“They also provide very cheap and partly subsidized mobile handsets that will appeal to the low-end market, especially those who have never been able to afford a handset. For instance, Visafone launched services in March 2008 and started selling handsets at ridiculously low prices, starting at just N2000 ($13.80). The operator’s customer base jumped from just 60,000 subscribers in March to 2.25m at the end of 2008, with the majority purchasing handsets for the first time.”
Tendency to enter under-covered areas is a working recipe for CDMA operators. Their decision to get less aggressive in the saturated markets of Lagos and Port Harcourt I for instance, and pursue business in green areas outside of commercial centres have helped to keep the growth margins high. In those less-commercial locations, CDMA operators have helped to popularize mobile Internet revving up Internet usage with greater speed than most GSM networks could provide. Multilinks Internet service is particularly popular outside of Lagos.
“I believe the key to success for CDMA operators and the reason why they are becoming more popular in Nigeria is their strategy to penetrate into rural, underserved communities and to provide affordable, effective services that appeal to the less fortunate among Nigeria’s 146m inhabitants,” said analyst Yejide Onabule.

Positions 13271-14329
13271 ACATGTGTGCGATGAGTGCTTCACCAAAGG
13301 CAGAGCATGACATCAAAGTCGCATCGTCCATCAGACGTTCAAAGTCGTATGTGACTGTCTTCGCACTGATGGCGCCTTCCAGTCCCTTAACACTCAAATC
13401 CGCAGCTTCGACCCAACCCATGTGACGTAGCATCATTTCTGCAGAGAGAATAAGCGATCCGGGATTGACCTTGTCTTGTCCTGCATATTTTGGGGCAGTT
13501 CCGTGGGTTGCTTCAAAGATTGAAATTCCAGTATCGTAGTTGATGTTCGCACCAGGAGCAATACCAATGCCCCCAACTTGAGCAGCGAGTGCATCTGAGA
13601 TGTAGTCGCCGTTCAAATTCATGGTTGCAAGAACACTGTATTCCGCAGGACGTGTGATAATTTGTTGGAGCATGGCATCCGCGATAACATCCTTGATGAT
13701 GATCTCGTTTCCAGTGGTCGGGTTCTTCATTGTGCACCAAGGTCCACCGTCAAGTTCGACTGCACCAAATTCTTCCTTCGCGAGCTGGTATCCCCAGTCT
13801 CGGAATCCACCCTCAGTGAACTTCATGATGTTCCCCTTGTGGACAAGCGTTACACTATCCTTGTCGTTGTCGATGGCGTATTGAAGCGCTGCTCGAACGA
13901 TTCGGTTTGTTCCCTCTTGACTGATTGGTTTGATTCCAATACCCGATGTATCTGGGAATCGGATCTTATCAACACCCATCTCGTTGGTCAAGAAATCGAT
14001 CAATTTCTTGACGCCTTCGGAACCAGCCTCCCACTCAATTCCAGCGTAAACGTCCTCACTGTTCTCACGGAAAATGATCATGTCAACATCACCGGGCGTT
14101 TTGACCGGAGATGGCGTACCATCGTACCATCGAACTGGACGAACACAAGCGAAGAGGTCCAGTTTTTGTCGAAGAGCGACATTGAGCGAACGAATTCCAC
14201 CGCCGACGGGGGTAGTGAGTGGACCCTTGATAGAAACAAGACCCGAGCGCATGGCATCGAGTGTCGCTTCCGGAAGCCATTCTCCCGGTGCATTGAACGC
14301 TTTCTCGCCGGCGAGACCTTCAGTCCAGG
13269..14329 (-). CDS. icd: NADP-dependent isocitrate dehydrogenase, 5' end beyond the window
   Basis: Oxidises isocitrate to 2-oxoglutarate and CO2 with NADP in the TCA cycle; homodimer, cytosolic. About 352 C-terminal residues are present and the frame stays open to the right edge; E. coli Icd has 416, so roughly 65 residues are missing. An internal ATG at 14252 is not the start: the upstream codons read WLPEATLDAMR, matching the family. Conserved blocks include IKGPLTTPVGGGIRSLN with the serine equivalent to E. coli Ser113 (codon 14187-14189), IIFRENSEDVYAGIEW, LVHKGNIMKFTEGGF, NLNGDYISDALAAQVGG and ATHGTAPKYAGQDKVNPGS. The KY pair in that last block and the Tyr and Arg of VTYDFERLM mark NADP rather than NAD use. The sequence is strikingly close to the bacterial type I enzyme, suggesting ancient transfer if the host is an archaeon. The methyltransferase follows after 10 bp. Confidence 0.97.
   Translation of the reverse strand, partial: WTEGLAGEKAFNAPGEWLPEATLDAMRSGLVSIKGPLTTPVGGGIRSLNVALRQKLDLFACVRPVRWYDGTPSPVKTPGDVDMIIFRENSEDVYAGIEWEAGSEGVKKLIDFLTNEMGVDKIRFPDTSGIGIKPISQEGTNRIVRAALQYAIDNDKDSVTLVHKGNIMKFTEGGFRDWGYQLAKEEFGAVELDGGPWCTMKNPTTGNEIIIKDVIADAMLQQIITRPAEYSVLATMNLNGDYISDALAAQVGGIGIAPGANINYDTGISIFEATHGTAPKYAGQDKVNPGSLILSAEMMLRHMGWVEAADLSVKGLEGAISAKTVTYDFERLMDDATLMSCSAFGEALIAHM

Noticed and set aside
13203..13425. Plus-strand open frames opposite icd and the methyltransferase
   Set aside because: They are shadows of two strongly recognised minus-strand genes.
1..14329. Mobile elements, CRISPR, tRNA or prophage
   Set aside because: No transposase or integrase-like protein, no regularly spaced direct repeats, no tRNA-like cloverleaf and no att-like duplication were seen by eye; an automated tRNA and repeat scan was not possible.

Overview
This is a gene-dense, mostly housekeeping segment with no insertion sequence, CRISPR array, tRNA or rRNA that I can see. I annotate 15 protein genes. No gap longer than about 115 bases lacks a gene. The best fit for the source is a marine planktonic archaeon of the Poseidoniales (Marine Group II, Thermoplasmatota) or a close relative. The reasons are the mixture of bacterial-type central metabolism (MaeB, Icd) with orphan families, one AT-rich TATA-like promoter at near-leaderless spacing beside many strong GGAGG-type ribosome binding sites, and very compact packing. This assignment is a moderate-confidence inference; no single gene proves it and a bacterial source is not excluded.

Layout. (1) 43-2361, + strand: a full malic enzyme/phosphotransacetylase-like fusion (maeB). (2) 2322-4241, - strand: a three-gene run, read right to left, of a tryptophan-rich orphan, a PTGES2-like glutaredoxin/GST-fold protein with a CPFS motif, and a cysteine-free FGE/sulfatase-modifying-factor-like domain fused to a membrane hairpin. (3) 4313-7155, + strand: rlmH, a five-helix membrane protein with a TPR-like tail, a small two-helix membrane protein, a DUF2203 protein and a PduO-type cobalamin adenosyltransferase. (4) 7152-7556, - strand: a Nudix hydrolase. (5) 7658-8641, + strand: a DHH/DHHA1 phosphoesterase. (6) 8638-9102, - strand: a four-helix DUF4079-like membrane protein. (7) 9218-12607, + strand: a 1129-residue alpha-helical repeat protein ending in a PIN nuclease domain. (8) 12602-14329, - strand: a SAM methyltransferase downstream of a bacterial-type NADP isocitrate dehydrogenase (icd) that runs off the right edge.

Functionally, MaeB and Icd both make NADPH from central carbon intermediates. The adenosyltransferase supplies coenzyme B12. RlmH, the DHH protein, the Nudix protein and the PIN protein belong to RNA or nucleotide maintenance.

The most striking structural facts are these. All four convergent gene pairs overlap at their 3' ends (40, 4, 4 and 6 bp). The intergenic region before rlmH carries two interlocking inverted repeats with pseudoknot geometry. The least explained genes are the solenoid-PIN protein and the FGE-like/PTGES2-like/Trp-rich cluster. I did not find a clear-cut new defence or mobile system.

By Pyramid projections, CDMA networks will be jumping over the 29% market share by 2014. “ In 2008, mobile CDMA service accounted for an estimated 6.3% of the market’s $8.6bn in total revenue, and we expect this share to grow to 11% by 2013. We also expect that, barring major changes in market conditions, CDMA operators will grab 20% of mobile subscriptions by 2014. Our Country Intelligence Report on Nigeria provides more comprehensive insight into the country’s communications market.”
Nigeria is one of the most attractive markets in Africa and the Middle East — the fourth largest in the region in terms of mobile revenue. Pyramid Research expects Nigeria’s total telecom revenue to increase from an estimated US$8.42bn in 2008 to $11.14bn in 2013. Resolution to the Nitel/Mtel crisis and fixed infrastructure rollout will reignite the slow growth in the fixed segment, but the bulk of service revenue will continue to come from mobile.